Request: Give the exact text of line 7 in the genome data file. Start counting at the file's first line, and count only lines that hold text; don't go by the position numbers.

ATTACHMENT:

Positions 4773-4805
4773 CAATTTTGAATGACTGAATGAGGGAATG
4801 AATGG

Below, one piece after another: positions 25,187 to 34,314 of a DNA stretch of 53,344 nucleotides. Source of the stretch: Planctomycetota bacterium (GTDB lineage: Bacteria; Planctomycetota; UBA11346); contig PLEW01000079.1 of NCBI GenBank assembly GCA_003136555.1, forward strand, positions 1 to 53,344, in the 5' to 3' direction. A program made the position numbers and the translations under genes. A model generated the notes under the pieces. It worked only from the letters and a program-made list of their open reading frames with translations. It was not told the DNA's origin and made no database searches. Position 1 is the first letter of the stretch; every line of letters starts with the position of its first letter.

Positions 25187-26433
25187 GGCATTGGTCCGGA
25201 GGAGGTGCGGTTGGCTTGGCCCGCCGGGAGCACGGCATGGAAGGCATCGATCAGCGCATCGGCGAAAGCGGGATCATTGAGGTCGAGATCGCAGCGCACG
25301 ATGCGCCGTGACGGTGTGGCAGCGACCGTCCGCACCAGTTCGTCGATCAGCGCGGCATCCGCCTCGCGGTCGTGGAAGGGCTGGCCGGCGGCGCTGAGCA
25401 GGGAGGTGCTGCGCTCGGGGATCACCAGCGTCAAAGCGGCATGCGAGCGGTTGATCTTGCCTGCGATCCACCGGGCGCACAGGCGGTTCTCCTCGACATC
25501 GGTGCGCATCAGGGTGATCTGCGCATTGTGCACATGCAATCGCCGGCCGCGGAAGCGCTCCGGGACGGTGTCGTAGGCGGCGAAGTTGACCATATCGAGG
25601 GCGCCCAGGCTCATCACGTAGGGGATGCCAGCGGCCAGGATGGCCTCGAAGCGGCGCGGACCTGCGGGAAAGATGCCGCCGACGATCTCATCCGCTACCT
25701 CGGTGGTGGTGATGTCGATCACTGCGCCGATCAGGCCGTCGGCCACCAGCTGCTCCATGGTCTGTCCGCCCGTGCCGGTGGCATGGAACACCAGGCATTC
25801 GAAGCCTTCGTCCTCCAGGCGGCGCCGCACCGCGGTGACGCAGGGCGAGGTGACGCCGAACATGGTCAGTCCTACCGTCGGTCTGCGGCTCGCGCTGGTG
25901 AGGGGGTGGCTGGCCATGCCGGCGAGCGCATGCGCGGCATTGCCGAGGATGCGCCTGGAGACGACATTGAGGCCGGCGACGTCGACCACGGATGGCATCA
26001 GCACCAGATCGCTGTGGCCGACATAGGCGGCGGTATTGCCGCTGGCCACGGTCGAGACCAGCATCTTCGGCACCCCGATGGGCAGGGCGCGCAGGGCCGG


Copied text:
25201 GGAGGTGCGGTTGGCTTGGCCCGCCGGGAGCACGGCATGGAAGGCATCGATCAGCGCATCGGCGAAAGCGGGATCATTGAGGTCGAGATCGCAGCGCACG